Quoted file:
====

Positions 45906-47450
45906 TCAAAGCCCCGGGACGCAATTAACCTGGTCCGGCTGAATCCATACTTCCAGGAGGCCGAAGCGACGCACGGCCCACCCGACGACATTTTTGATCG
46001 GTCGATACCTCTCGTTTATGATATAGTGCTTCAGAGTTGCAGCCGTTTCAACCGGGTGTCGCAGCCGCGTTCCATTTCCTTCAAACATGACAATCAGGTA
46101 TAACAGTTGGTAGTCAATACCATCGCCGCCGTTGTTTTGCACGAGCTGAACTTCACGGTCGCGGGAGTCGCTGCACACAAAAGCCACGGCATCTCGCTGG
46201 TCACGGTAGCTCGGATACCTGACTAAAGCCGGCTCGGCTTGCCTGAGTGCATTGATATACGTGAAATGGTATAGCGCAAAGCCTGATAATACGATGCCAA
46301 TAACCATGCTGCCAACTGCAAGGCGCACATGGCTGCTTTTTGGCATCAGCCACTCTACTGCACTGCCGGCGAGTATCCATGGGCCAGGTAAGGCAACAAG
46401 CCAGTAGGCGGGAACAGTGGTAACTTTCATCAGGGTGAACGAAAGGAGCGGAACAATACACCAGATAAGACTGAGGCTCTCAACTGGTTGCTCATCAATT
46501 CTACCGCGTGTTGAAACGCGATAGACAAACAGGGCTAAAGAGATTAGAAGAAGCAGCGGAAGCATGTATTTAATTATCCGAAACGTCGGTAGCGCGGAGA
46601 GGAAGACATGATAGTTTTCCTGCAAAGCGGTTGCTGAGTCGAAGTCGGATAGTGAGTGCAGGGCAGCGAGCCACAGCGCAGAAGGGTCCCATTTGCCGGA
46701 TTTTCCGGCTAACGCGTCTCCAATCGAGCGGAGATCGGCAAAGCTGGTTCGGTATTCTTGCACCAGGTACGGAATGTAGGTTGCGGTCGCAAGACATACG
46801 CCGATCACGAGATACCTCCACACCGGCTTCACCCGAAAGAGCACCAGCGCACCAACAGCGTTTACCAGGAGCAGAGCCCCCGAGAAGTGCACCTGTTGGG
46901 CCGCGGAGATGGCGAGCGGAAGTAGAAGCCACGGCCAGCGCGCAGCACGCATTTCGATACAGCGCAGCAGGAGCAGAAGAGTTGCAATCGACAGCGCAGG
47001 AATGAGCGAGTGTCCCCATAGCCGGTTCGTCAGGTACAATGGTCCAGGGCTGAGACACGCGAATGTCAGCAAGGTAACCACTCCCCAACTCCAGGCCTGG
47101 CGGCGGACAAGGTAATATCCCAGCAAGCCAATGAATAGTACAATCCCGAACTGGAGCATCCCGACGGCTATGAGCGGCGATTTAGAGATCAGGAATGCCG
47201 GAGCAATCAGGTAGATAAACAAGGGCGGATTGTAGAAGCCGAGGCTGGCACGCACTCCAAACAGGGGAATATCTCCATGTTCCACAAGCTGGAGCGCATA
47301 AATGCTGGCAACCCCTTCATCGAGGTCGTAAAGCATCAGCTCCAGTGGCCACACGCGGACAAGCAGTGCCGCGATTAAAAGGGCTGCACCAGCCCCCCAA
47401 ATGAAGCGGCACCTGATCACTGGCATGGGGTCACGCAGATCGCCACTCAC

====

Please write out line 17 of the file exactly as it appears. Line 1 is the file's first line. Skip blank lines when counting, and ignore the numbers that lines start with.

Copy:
47401 ATGAAGCGGCACCTGATCACTGGCATGGGGTCACGCAGATCGCCACTCAC